William Stewart Halsted is known as the ‘father of American surgery’ and was widely-known to have been addicted to both cocaine and morphine for large stretches of his life. I always assumed this was due to recreational sampling of the medicine cabinet but it turns out it was the rather unfortunate result of some initially serious scientific experimentation.
I just found this article on Halsted from The Annals of Surgery that explains the astounding and tragic story.
Halsted’s career changed dramatically on October 11, 1884, when he read in the Medical Record a report of the Ophthalmological Congress in Heidelberg. Dr. Henry D. Noyes, who had attended the conference, reported that the most notable event at the Congress was a demonstration of the extraordinary anesthetic power that a 2% solution of muriate of cocaine had on the cornea and conjunctiva when it was dropped into the eye. Later in his report, he was prophetic in his summary that “it remains, however, to investigate all the characteristics of this substance, and we may yet find that there is a shadow side as well as a brilliant side in the discovery.”
After reading this report, Halsted quickly obtained cocaine and began a series of experiments on himself, colleagues, and medical students that led to the development of local and regional anesthesia. Through a series of brilliant experiments, Halsted showed that virtually every peripheral nerve in the body could be injected with cocaine so that its peripheral distribution was anesthetized entirely and thus rendered insensitive to surgical interventions. This, of course, was of particular interest to dentists, and in 1922, shortly before his death, his priority in being the first to show the anesthetic properties possible with local infiltration of nerves was established by the National Dental Association. Unfortunately, during the process of these experiments, Halsted and several of his colleagues became addicted to cocaine. Only Halsted and Dr. Richard Hall, who moved subsequently to Santa Barbara, California, for his rehabilitation, survived. The rest died of their addiction.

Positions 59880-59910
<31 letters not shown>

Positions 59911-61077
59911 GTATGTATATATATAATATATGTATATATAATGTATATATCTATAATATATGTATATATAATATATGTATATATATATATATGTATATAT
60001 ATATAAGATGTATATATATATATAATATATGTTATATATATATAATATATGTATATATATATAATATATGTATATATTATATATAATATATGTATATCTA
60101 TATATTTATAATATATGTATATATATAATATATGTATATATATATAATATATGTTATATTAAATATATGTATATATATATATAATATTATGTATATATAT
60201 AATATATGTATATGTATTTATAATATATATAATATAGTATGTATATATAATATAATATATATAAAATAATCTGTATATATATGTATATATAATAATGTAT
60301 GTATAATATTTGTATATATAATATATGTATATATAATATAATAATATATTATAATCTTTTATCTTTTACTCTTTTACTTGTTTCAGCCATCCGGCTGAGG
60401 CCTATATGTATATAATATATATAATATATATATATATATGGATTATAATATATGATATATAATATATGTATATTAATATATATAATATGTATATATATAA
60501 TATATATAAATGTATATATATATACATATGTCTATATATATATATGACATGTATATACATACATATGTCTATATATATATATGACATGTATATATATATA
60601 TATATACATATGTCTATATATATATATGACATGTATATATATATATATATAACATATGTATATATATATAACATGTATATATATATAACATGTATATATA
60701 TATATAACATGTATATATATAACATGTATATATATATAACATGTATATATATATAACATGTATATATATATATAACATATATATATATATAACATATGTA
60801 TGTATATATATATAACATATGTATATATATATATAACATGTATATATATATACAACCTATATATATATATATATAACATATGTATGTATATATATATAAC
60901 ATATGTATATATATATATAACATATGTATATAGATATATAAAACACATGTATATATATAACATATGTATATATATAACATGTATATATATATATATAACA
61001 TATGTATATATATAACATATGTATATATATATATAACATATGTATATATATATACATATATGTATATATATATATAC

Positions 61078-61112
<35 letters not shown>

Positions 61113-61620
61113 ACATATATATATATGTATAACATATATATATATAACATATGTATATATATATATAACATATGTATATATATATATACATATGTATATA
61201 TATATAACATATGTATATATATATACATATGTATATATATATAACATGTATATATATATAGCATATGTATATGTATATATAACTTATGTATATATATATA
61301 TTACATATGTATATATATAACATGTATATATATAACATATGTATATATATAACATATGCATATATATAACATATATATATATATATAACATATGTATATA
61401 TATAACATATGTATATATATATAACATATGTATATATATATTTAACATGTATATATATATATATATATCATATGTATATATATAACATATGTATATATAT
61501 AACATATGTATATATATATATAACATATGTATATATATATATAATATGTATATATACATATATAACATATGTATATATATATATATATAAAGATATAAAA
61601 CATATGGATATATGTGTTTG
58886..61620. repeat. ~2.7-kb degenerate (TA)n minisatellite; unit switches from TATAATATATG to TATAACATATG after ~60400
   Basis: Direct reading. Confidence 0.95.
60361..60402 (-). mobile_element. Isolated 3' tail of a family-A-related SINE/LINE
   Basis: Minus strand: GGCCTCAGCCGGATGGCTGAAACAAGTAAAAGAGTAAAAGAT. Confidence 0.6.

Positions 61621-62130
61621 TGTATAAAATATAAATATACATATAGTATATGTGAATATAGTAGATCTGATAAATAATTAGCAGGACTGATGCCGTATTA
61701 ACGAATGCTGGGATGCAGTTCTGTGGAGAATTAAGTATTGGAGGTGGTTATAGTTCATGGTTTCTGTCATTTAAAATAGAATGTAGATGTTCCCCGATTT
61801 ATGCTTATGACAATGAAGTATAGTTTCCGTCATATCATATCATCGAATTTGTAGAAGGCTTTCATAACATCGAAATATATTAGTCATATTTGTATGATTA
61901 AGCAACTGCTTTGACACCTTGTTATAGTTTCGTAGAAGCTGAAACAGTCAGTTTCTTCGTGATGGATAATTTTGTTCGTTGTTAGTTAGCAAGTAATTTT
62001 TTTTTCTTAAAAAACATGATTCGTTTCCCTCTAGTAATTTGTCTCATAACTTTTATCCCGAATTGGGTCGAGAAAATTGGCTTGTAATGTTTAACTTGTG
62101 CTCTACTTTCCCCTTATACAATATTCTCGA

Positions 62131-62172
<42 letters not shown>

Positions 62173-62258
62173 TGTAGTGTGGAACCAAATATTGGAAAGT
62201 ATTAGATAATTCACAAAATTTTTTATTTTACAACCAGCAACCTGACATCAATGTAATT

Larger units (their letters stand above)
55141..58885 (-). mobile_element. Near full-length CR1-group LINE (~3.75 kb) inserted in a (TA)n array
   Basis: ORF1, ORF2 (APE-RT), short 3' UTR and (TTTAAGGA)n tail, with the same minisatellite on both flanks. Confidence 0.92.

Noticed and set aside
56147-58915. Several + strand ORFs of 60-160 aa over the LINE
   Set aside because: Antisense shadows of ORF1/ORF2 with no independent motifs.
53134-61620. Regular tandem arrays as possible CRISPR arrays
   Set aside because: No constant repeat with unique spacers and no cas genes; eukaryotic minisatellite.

Halsted’s only publication on local and regional anesthesia appeared in the New York Medical Journal in 1885. This article is a rambling, incoherent paper that is a testament to the addicted debilitated state that Halsted had reached. The first sentence of that article reads as follows: “Neither indifferent as to which of how many possibilities may best explain, nor yet at a loss to comprehend, why surgeons have, and that so many, quite without discredit, could have exhibited scarcely any interest in what, as a local anesthetic, had been supposed, if not declared, by most so very sure to prove, especially to them, attractive, still I do not think that this circumstance, or some sense of obligation to rescue fragmentary reputation for surgeons rather than the belief that an opportunity existed for assisting others to an appreciable extent, induced induced me, several months ago, to write on the subject in hand the greater part of a somewhat comprehensible paper, which poor health disinclined me to complete.”